Litter vs Pallet - What's the difference?

litter | pallet | Synonyms |

Litter is a synonym of pallet.


As nouns the difference between litter and pallet

is that litter is (countable) a platform mounted on two shafts, or a more elaborate construction, designed to be carried by two (or more) people to transport one (in luxury models sometimes more) third person(s) or (occasionally in the elaborate version) a cargo, such as a religious idol while pallet is a portable platform, usually designed to be easily moved by a forklift, on which goods can be stacked, for transport or storage or pallet can be a straw bed or pallet can be (heraldiccharge) a narrow vertical strip or pallet can be (painting).

As a verb litter

is to drop or throw trash without properly disposing of it (as discarding in public areas rather than trash receptacles).

litter

English

Noun

(wikipedia litter)
  • (countable) A platform mounted on two shafts, or a more elaborate construction, designed to be carried by two (or more) people to transport one (in luxury models sometimes more) third person(s) or (occasionally in the elaborate version) a cargo, such as a religious idol.
  • * Shakespeare
  • There is a litter ready; lay him in 't.
  • (countable) The offspring of a mammal born in one birth.
  • * D. Estrange
  • A wolf came to a sow, and very kindly offered to take care of her litter .
  • (uncountable) Material used as bedding for animals.
  • (uncountable) Collectively, items discarded on the ground.
  • * Jonathan Swift
  • Strephon / Stole in, and took a strict survey / Of all the litter as it lay.
  • (uncountable) Absorbent material used in an animal's litter tray
  • (uncountable) Layer of fallen leaves and similar organic matter in a forest floor.
  • A covering of straw for plants.
  • * Evelyn
  • Take off the litter from your kernel beds.

    Synonyms

    * (platform designed to carry a person or a load): palanquin, sedan chair, stretcher, cacolet * (items discarded on the ground): waste, rubbish, garbage (US), trash (US), junk

    Derived terms

    * cat litter * litter bin * litter bug, litterbug * litter frog

    Verb

    (en verb)
  • To drop or throw trash without properly disposing of it (as discarding in public areas rather than trash receptacles).
  • * By tossing the bottle out the window, he was littering .
  • To strew with scattered articles.
  • * Jonathan Swift
  • the room with volumes littered round
  • To give birth to, used of animals.
  • * Sir Thomas Browne
  • We might conceive that dogs were created blind, because we observe they were littered so with us.
  • * Shakespeare
  • The son that she did litter here, / A freckled whelp hagborn.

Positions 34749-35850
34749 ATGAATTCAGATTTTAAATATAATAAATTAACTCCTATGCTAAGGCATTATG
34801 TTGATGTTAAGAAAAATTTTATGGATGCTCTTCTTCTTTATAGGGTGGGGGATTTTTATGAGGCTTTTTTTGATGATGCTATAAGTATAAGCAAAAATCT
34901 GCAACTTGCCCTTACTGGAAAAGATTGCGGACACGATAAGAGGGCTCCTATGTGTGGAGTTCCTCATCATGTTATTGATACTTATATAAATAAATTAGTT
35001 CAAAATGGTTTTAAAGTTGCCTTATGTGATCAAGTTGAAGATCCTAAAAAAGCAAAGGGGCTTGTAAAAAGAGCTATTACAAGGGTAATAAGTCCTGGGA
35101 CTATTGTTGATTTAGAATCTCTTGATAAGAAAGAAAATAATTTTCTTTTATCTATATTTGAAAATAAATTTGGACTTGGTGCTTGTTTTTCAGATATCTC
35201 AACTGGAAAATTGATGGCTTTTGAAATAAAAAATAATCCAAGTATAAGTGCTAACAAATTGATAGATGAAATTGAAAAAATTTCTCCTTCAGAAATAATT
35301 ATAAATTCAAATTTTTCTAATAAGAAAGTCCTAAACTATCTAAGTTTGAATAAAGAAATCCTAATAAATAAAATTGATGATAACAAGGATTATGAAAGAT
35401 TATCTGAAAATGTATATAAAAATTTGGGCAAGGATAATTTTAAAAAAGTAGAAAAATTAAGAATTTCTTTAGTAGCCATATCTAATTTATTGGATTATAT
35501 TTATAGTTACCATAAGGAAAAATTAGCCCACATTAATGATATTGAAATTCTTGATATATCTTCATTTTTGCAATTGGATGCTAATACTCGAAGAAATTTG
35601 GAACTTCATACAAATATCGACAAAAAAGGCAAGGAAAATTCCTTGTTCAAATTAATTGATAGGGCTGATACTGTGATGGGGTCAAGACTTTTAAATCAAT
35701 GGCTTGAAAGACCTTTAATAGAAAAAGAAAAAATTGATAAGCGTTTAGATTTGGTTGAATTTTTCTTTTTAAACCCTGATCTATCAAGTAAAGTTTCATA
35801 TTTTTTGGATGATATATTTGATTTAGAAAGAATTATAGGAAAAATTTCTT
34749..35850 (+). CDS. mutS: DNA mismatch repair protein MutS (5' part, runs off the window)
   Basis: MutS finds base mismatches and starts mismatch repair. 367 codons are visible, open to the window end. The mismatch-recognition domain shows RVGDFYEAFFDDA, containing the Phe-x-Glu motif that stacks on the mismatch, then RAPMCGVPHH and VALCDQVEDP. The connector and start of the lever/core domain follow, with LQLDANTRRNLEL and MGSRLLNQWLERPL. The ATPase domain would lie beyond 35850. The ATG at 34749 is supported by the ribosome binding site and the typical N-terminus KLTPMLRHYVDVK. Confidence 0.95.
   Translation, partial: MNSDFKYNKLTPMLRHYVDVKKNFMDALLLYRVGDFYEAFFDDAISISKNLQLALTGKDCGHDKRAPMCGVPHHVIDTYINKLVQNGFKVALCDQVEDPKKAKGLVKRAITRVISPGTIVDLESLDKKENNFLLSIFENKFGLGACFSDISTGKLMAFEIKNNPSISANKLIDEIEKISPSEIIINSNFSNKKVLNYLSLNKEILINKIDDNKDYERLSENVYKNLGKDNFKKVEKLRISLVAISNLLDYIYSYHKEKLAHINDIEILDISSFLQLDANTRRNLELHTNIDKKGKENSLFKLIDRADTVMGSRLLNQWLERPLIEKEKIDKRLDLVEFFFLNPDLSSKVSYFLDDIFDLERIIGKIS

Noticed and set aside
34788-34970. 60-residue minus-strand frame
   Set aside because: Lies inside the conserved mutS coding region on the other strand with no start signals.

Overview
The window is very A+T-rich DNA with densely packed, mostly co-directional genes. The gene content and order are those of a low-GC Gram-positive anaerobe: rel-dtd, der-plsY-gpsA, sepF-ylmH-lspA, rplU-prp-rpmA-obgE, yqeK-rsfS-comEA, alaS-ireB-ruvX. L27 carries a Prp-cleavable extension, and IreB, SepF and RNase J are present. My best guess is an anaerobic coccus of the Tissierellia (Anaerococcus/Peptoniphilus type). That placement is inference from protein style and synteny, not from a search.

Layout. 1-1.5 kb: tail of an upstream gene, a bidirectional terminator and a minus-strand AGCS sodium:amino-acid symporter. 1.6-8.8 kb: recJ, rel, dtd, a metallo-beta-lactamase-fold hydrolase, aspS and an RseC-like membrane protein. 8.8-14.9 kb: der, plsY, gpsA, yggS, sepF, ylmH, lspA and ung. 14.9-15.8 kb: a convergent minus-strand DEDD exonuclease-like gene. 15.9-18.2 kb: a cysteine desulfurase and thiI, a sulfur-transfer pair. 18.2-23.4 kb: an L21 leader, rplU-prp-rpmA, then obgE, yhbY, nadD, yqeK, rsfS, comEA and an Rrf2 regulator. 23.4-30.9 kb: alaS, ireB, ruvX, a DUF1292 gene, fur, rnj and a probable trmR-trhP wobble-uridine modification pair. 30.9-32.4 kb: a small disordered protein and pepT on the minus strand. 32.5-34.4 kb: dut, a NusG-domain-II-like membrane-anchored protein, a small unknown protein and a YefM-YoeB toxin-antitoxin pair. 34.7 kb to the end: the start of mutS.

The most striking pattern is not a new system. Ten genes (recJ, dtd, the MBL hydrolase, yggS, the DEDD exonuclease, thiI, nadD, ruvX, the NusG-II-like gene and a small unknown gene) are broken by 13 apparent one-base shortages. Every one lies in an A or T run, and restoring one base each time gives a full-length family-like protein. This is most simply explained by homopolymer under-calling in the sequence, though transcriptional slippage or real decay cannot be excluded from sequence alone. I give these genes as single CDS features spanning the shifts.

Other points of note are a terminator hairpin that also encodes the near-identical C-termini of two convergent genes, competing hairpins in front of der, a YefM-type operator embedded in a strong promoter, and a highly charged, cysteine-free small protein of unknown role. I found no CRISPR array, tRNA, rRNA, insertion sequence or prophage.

• To produce a litter of young.
  • * Macaulay
  • A desert where the she-wolf still littered .
  • To supply (cattle etc.) with litter; to cover with litter, as the floor of a stall.
  • * Bishop Hacke
  • Tell them how they litter their jades.
  • * Dryden
  • For his ease, well littered was the floor.
  • To be supplied with litter as bedding; to sleep or make one's bed in litter.
  • * Habington
  • The inn where he and his horse littered .

    Derived terms

    * litterer

    Anagrams

    * ---- ==Jèrriais==

    Verb

    (roa-jer-verb)
  • to wrestle
  • Derived terms

    *

    pallet

    English

    (wikipedia pallet)

    Etymology 1

    From (etyl) palet, from (etyl) palete, from (etyl) pallr

    Noun

    (en noun)
  • a portable platform, usually designed to be easily moved by a forklift, on which goods can be stacked, for transport or storage.
  • (military) A flat base for combining stores or carrying a single item to form a unit load for handling, transportation, and storage by materials handling equipmentJoint Publication 1-02 U.S. Department of Defense Dictionary of Military and Associated Terms; 12 April 2001 (As Amended Through 14 April 2006). .
  • (military) (DOD only) 463L pallet – An 88” x 108” aluminum flat base used to facilitate the upload and download of aircraft.
  • Derived terms
    * palletizer

    Etymology 2

    From the (etyl) paillet, from (etyl)

    Noun

    (en noun)
  • A straw bed.
  • (By extension from above) A makeshift bed.
  • Etymology 3

    (etyl) palla: to cut; hence a strip of cloth. The diminutive of the pale.

    Noun

    (en noun)
  • (heraldiccharge) A narrow vertical strip.
  • Etymology 4

    Noun

    (en noun)
  • (painting)
  • * (Robert Southey)
  • The Old Dragon fled when the wonder he spied, / And cursed his own fruitless endeavor; / While the Painter call'd after his rage to deride, / Shook his pallet and brushes in triumph, and cried, / "I'll paint thee more ugly than ever!"
  • * 1860 , Chambers's Information for the People (volume 1, page 203)
  • For example, let a painter's pallet be suspended from the thumb-hole, as in the figure
  • A wooden implement, often oval or round, used by potters, crucible makers, etc., for forming, beating, and rounding their works.
  • A potter's wheel.
  • (gilding) An instrument used to take up gold leaf from the pillow, and to apply it.
  • (gilding) A tool for gilding the backs of books over the bands.
  • (brickmaking) A board on which a newly moulded brick is conveyed to the hack.
  • (Knight)
  • (engineering) A click or pawl for driving a ratchet wheel.
  • (engineering) One of the series of disks or pistons in the chain pump.
  • (Knight)
  • (horology) One of the pieces or levers connected with the pendulum of a clock, or the balance of a watch, which receive the immediate impulse of the scape-wheel, or balance wheel.
  • (music) In the organ, a valve between the wind chest and the mouth of a pipe or row of pipes.
  • (zoology) One of a pair of shelly plates that protect the siphon tubes of certain bivalves, such as the .
  • A cup containing three ounces, formerly used by surgeons.
  • (Webster 1913)

    References

    * The Oxford English Dictionary , 2nd edition, Oxford University Press * Notes: